I’m in AC-3tier which means three beds stacked on top of each other in lines creating a dorm room inside an air-conditioned carriage. Seeing as I was traveling 5-10pm I thought a lower bed a good idea- easier access to try foods and observe what comes past. No. The lower beds turn into a chair and shared by all meaning you can’t lie down and there is no way to escape. Always always always choose the top bunk – then you have a choice. I am surrounded by children and babies who are probably quite cute from a less exhausted-westerner-fed-up-with-India perspective. Don’t children count as people needing a ticket? Why didn’t I choose a top bunk? It’s okay. It’s only five hours. I can ignore the wrenching smell of breast milk for five hours. I should be more grateful – a moment ago I thought I was going to be thrown off the train for not printing out my ticket…
“What seat are you?” asked a neighboring passenger.
“41” I replied.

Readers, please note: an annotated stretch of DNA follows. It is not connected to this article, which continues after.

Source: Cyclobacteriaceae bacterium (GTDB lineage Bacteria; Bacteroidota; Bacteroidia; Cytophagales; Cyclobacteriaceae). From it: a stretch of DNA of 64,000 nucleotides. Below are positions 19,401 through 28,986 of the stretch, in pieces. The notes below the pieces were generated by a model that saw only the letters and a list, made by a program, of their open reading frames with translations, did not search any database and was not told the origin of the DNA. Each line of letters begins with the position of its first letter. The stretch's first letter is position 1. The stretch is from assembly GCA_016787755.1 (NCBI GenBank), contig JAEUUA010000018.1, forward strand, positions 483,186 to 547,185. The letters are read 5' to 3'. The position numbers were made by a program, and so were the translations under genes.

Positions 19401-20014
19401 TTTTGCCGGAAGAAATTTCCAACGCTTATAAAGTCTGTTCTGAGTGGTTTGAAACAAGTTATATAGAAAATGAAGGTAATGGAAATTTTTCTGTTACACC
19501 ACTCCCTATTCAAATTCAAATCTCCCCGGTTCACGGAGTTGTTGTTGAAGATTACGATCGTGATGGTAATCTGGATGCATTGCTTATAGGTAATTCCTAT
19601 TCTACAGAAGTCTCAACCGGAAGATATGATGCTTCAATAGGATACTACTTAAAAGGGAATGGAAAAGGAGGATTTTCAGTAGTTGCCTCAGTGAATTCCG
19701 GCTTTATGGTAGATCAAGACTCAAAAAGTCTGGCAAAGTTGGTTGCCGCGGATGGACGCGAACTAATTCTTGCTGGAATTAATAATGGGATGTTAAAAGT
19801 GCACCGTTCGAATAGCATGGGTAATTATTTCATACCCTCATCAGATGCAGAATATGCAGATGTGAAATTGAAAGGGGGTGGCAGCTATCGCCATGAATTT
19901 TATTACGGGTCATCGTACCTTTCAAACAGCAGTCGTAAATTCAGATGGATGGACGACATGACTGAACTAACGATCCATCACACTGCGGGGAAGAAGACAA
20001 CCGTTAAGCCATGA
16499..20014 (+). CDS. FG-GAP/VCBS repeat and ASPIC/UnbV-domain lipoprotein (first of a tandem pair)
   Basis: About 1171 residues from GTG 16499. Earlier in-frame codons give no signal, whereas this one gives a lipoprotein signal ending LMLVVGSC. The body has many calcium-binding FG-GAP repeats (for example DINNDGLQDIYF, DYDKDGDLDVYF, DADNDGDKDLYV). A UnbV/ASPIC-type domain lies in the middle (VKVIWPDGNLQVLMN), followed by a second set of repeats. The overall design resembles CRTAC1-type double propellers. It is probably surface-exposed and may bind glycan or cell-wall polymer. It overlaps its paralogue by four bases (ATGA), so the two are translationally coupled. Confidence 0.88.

“No, this man’s ticket is 41,” he informed me.
My first time on these trains and Mohan (my friend’s driver) had met me in Agra and looked up my seat number on his phone. At this time I didn’t know if I could trust him – considering the disasters experienced with his friend’s car in Delhi. And when it came to this ticket, I had no written proof of anything. Thank God it was just an honest mistake – as it turned out I am seat number 45 and a 50 rupee ($1.50) fine was all I got for not printing out my ticket. I am grateful not to be spending the night laying next to the almost-naked moaning dude laying on the train station floor.